The Magazine for Crime & Mystery



Val McDermid Interview

Nevada Barr on writing HUNTING SEASON plus an excerpt

Paul Doherty's short story THE KYRIE MAN

Stark Contrasts Michael Carlson examines the pulp fiction of Richard Stark

Have you got what it takes to be a Writer? by Fiona Shoop

It Could Only Happen in Hollywood

The Surgeon

Tess Gerritsen

The DoNot Press £6.99

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Reviewed by Heather O'Donoghue

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Tess Gerritsen's The Surgeon has all the right ingredients for a full-on horror crime novel. The Surgeon of the title is the nickname given by the Boston Police Department to an unknown serial woman killer because of the evident anatomical and surgical skills he demonstrates on his victims. I'll spare you the horrible details, but Tess Gerritsen doesn't. The central horror is a familiar one from this kind of literature: the Surgeon immobilises his prey, and then keeps each woman alive for hours and hours before finally despatching her. The narrative is interspersed by his musings on human sacrifice through human history - the Greeks, the Aztecs, the vikings - and the way he contextualizes himself within this long tradition is seriously disturbing.
The twist is a variation on a familiar theme: the apparrent resurrection of a dead killer. A trawl through police databases reveals that these latest vile killings have been carried out in precisely the same way as an earlier series outside Boston, but there is no question of the same man being responsible, because Andrew Capra, a surgery intern in Savannah, Georgia, was shot dead by his last victim, Dr. Catherine Cordell, before he managed to kill her. And yet there clearly is a link, because Cordell has moved to Boston, and it soon becomes evident that the Surgeon is offering up his victims to Catherine Cordell herself.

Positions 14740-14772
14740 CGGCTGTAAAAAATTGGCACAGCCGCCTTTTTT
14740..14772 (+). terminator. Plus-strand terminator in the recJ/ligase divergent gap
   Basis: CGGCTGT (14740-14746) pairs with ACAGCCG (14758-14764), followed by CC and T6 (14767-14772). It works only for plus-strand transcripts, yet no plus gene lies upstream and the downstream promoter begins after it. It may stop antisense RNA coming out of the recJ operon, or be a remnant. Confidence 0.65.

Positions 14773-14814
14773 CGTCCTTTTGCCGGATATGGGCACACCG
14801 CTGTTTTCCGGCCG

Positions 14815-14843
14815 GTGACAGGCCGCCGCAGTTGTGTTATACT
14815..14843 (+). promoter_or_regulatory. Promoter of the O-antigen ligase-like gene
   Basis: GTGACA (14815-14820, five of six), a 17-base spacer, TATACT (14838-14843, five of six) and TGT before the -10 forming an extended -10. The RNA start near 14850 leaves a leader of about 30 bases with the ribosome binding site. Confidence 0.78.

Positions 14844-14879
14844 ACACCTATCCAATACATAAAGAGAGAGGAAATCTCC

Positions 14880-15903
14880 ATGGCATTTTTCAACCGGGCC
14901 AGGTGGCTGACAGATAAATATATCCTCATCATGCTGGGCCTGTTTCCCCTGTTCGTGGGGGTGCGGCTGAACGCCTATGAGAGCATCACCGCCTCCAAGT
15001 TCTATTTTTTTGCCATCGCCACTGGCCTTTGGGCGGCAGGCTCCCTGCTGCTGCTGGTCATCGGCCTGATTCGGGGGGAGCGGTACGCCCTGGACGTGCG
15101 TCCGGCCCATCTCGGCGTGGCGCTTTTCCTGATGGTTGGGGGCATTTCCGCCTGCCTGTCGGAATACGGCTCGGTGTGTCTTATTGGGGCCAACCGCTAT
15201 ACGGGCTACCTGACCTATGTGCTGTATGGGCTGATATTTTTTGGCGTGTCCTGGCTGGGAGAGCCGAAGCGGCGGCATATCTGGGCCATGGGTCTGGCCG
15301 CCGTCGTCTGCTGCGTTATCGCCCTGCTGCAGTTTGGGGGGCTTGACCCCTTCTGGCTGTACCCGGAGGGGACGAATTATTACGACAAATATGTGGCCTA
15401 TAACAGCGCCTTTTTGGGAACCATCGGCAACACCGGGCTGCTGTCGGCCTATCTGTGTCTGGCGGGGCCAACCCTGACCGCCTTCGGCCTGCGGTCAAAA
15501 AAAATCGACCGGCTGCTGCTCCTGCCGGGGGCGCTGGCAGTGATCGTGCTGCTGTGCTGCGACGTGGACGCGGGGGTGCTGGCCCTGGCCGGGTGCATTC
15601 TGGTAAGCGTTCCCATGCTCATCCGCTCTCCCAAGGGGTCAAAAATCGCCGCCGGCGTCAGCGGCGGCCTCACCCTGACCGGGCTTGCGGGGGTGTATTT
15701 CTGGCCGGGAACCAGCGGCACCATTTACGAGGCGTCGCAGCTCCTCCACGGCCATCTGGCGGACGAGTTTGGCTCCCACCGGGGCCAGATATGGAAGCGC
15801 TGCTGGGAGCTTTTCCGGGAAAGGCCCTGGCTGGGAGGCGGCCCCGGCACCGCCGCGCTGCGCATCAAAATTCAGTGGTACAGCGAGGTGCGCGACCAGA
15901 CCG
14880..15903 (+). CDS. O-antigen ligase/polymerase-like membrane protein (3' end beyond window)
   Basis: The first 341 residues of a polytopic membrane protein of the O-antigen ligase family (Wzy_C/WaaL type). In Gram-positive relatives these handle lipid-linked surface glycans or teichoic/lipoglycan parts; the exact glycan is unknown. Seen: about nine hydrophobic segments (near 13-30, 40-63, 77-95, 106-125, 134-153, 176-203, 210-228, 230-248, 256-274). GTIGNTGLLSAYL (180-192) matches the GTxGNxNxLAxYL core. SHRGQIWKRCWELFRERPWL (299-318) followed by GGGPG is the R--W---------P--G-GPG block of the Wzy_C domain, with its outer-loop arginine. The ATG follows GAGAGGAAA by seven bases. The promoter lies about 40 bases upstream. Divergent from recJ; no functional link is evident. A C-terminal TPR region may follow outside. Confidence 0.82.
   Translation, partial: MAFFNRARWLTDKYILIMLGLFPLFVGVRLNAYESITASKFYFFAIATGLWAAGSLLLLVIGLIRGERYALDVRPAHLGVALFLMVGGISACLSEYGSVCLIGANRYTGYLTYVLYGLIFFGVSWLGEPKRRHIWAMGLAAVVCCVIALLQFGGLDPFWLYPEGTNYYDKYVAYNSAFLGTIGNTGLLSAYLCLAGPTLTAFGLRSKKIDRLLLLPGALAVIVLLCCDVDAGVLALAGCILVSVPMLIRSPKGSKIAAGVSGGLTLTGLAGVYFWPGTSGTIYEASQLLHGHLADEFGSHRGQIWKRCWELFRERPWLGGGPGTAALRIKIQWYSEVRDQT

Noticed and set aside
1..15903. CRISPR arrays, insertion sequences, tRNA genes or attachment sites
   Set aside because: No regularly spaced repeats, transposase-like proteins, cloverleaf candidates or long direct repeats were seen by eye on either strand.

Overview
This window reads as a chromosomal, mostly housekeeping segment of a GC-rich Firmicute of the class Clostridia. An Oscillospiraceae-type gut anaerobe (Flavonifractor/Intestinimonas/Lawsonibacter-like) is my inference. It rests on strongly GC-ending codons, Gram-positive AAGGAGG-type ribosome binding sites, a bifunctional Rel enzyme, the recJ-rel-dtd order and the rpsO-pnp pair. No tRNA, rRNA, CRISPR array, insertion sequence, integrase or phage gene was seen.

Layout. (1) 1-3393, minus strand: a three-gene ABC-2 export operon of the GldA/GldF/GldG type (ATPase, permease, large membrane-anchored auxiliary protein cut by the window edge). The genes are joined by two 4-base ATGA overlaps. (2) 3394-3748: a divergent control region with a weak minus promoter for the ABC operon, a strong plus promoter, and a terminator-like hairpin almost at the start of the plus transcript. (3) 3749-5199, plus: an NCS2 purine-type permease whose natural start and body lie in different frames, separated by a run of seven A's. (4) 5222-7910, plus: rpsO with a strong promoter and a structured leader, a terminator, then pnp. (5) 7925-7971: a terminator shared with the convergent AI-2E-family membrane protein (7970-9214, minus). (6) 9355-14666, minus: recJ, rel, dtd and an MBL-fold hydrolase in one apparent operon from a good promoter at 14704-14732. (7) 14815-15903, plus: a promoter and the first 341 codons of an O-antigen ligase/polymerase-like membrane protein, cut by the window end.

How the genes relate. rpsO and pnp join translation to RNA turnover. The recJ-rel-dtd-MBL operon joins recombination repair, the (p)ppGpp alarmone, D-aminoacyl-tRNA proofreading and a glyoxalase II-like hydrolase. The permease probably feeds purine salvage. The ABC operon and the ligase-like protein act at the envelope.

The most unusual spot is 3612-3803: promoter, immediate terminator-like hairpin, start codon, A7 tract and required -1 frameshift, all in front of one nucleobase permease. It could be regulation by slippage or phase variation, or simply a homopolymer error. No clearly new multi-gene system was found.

Cordell is a heroine who lets Gerritsen have it both ways: she's both a feminist icon, tough, independent, beautiful and professional, and an archetypal victim, traumatized by her previous encounter with Capra, and terrified by this new reflux of violent sadism apparently produced for her benefit. The men in the novel fall over themselves to defend her, to the wry resentment of Officer Jane Rizzoli, the only woman in Homicide, who has long realised that the only way to be regarded as the equal of the men around her is to be a lot better at her job than they are. The tensions and rivalries within the police department are well drawn, and the dialogue is snappy but also thoughtful and sympathetic. The scenes in Cordell's hospital are also very gripping, with lots of authentic-sounding medical jargon. All in all, The Surgeon is a highly accomplished thriller: everything you'd hope to find is there, but without either cliché or predictability.

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